Four staff, special facility, for one kid on the street a fortnight



The location of the facility in Alice Springs for children at risk, which between its opening on November 27 last year and January 10 has been used by just five youngsters, is a secret.

So is its cost.

There is no record of it in the government’s Quotations and Tenders Online website. There is no answer to questions we emailed yesterday.

“The program will provide expanded temporary accommodation for young people who are out at night unsupervised, considered to be at risk, and who have nowhere safe to go,” announced Families Minister Kate Worden last year.

The new program “provides an additional layer of protection for children and the community,” says the Minister, which is the only hint that she is talking about the out-of-control children who have been behind some of the recent crime spike experienced in Alice Springs, which has triggered a national media feeding frenzy.

Yet the facility is not set up to keep these children off the streets: They “are not required to stay” there, says a spokesman for Territory Families, Housing and Communities, when we asked last week.

The Safe Place Accommodation and Support program is run by the NT Government and Saltbush Social Enterprise, “a not-for-profit organisation that was developed in response to the critical need for grassroots opportunities that create prosperity parity for marginalised Territorians” according to its website.

“A Child Protection Practitioner, an Aboriginal Community Worker and a male and female Saltbush staff member will operate from the accommodation,” says Ms Worden.

She obviously overestimated in her media release last year, repeated by a departmental spokesman last week, the abilities of the referring personnel involved: “Youth Outreach and Re-Engagement Officer foot patrols, Aboriginal community organisation Tangentyere’s night patrol, and NT Police patrols provide a strong network to identify at-risk children.”

The laughable average occupancy of one child every two weeks puts that in doubt.

So what is the cost to the public? We’ve received no answer.

However, the government tenders site lists another tender won by Saltbush: “Darwin and Alice Springs – Provision of Supported Bail Services for Territory Families for a period of 36 months” accepted in November 2017 for a cool $12.3m.

PHOTO at top: The bail accommodation in Gap Road, Alice Springs.


  1. Funny, I had a male in his twenties steal $60 dollars from me over the past two nights. He was not the youth. He knew what he was doing. After I awoke and confronted him he ran off only to return my wallet, less the $40 cash I had inside it, 10 minutes later after I went looking for him.
    The crime in Alice is not what people think it is. It is much bigger then that. This is part of the fight for reconciliation.
    Those with bright shiny things thinking that these items are a measure of their success are the underlying problem with the Indigenous Australians in many states.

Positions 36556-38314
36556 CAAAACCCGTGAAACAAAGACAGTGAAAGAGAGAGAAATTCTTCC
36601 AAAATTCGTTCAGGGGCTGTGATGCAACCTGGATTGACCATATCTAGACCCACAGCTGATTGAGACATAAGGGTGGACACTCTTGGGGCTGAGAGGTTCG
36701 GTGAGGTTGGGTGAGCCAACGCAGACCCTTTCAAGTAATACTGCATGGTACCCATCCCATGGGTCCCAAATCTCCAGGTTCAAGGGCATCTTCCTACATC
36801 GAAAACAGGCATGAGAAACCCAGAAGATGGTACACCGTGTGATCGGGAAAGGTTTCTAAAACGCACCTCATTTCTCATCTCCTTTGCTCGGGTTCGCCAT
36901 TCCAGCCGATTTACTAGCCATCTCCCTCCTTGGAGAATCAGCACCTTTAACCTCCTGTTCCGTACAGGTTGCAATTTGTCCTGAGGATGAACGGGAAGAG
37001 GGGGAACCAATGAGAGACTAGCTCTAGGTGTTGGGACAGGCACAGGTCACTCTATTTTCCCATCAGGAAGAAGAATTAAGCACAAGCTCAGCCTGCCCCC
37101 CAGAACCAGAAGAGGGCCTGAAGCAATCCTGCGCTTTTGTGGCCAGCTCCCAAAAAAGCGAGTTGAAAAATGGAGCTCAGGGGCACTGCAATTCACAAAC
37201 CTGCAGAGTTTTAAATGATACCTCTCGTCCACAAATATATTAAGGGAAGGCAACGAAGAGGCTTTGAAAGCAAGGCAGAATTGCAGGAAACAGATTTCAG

We gave them the Katita land claim and put in a clause to restrict the Indigenous from the claims they wanted. Unalienated land. We handed back Uluru only to enforce a 99 year lease so that white man could continue to make money.
    The crime wave throughout Australia is about broken promises and not youth crime.
    It is time the majority pulled its head out of its own bum and take their halos off.

  2. Erwin, I’ve just checked out their website. In the past I’ve checked out many websites.
    They have this in common: A “donate now” button, and a photo gallery of happy staff and happy Aboriginal children.

  3. Kids belong on country not in custody. True, but Gap Road is not “on country”. It is virtually the crime scene.
    On country in my mind would be at the Loves Creek facility, out of town, where if these kids decided to leave, which they can do in these touchy feely centres, they are free to create the same havoc that got them taken there in the first place.
    A free feed, a meal, then back into it. The Loves Creek station project failed because the government failed to heed the warnings of the people running it, who wanted security, cameras, and secured areas.
    The government’s response was we don’t want it looking like a prison.
    Well sorry, full on security has now become the norm by which the normal law abiding citizen has to do now just to feel safe, it is they who have to imprison themselves with high fences, security cameras and the like.
    A place out bush, that is adequately resourced by people like Saltbush, Kings Narrative and the grandmothers group who always seem to protest but never seem to be part of a solution.
    Kids would still be free to come and go, but a 50km walk would deter them.
    And they could stay there until their parents collect them the following day, and asked to explain why they failed to provide parental supervision and the necessities of life, including a safe home, nourishment and an education.


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